Sharks win in OT again, top Detroit in series opener

San Jose Sharks

SAN JOSE
– Fittingly, overtime settled the first game of Saturday night’s
Western Conference Semifinals between the host San Jose Sharks and
the Detroit Red Wings.
SAN JOSE – Fittingly, overtime settled the first game of Saturday night’s Western Conference Semifinals between the host San Jose Sharks and the Detroit Red Wings.

After an 82-game regular season that left the teams only one point apart in the standings, a 1-1 tie in regulation was followed by the heroics of San Jose’s Benn Ferriero, scoring the game-winner on his 24th birthday.

The teams return to HP Pavilion ice Sunday for a 12noon game before the series switches to Detroit for Wednesday and Friday games.

San Jose owns four overtime wins among five victories in the post-season. Detroit won four straight in regulation over Phoenix in the first round.

Ferriero, playing in his first-ever Stanley Cup game, capped the 2-1 comeback win when he pulled a loose puck away from the left boards and sent a low shot toward the net.

“I tried to get it through (the goaltender’s) pads, but it hit a stick and got into the back of the net,” Ferriero said.

San Jose had hustled through a four-minute power play early in the overtime, but Detroit was able to kill the four minutes.

“We were able to stay in their end,” said San Jose defenseman Dan Boyle. “It was one of those ugly goals but it’s nice to see him rewarded like that.”

Ferriero, on his eighth shift for the game, was able to control the puck in the corner off a Boyle shot from the high slot before pushing it to Joe Pavelski. Ferriero regained control and shot toward the net. The puck deflected off the stick of Detroit defenseman Brad Stuart before flying over goaltender Jimmy Howard’s head and into the net at 7:03.

“They didn’t score on the four-minute power play but they wear you out,” said Detroit coach Mike Babcock.

“(Detroit) did a tremendous job of penalty killing,” said San Jose coach Todd McLellan. “Four minutes and you are counting on winning the game during those four minutes. It could have been a huge momentum swing against us. We were lucky enough to get two or three of their players at that point and win a battle and get the puck to the net.”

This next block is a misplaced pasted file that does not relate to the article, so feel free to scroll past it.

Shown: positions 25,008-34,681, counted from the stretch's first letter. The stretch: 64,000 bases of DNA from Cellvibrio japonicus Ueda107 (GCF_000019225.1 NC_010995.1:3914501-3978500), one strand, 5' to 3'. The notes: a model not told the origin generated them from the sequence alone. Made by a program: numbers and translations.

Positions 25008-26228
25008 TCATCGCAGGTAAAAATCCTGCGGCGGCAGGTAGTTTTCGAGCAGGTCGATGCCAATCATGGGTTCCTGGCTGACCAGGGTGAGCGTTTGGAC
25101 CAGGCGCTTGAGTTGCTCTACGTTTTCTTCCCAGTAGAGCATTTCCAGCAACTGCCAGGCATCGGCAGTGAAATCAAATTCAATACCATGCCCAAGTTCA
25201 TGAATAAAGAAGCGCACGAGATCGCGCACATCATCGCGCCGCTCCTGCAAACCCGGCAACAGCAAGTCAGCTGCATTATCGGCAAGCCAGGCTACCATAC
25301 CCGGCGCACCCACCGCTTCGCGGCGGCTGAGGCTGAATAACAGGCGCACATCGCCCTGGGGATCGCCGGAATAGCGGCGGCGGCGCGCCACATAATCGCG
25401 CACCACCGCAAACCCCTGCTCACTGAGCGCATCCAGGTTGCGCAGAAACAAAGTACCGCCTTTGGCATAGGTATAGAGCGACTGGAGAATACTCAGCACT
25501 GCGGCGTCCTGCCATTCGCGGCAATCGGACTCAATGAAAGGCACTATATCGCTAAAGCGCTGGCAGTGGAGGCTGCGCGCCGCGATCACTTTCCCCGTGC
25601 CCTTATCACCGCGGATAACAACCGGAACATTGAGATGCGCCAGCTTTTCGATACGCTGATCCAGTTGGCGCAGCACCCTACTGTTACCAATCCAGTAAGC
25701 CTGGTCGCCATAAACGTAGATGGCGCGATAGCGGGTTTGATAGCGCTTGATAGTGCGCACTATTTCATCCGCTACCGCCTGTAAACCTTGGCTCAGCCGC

Niklas Lidstrom, Detroit’s captain, gave the visitors a 1-0 lead 9:30 into the first period.

An unmarked Lidstrom, in his 252nd career post-season game, collected Pavel Datsyuk’s low pass from the left boards as he skated into the high slot. Lidstrom’s snapshot flew inside the right post as a screened goaltender Antti Niemi made a late lunge at the puck.

The goal could have been revenge for last post-season’s turnover by Lidstrom that led to the winning goal by Joe Thornton in a 4-3 Sharks victory. Lidstrom’s stick broke at the blueline as he attempted to send the puck inside the San Jose zone in the third period of the second game of the series. The Sharks used that 2-0 cushion after two home games to finish off the Wings in five games.

San Jose ran up an 18-9 edge in shots on net in the second period but left the period with the same 1-0 deficit.

San Jose turned a power play opportunity in the third period into the tying goal.

Detroit’s Todd Bertuzzi went to the penalty box for boarding at 9:41 and the Sharks netted the equalizer 41 seconds later. Joe Thornton’s strong shot from the high slot was deflected aside by Howard but Pavelski was near the right post and clubbed the puck behind the goalie for his fourth goal of the post-season.

San Jose finished the game with a 46-25 edge in shots on net.

“It’s very easy to want to do it yourself,” Boyle said of San Jose’s inability to score until the 10:22 mark of the third period. “We did a good job staying with the game plan. We could have been frustrated but we stuck with it. We had some long surges, tons of shots, tons of looks. We stayed positive.”

Babcock noted that the Red Wings did not put sufficient pressure on the San Jose defense.

“They were better than us,” said Babcock. “I didn’t mind my (defense) at all but they had way too much wear and tear on them. (San Jose’s) D had a night off. We didn’t touch them.”

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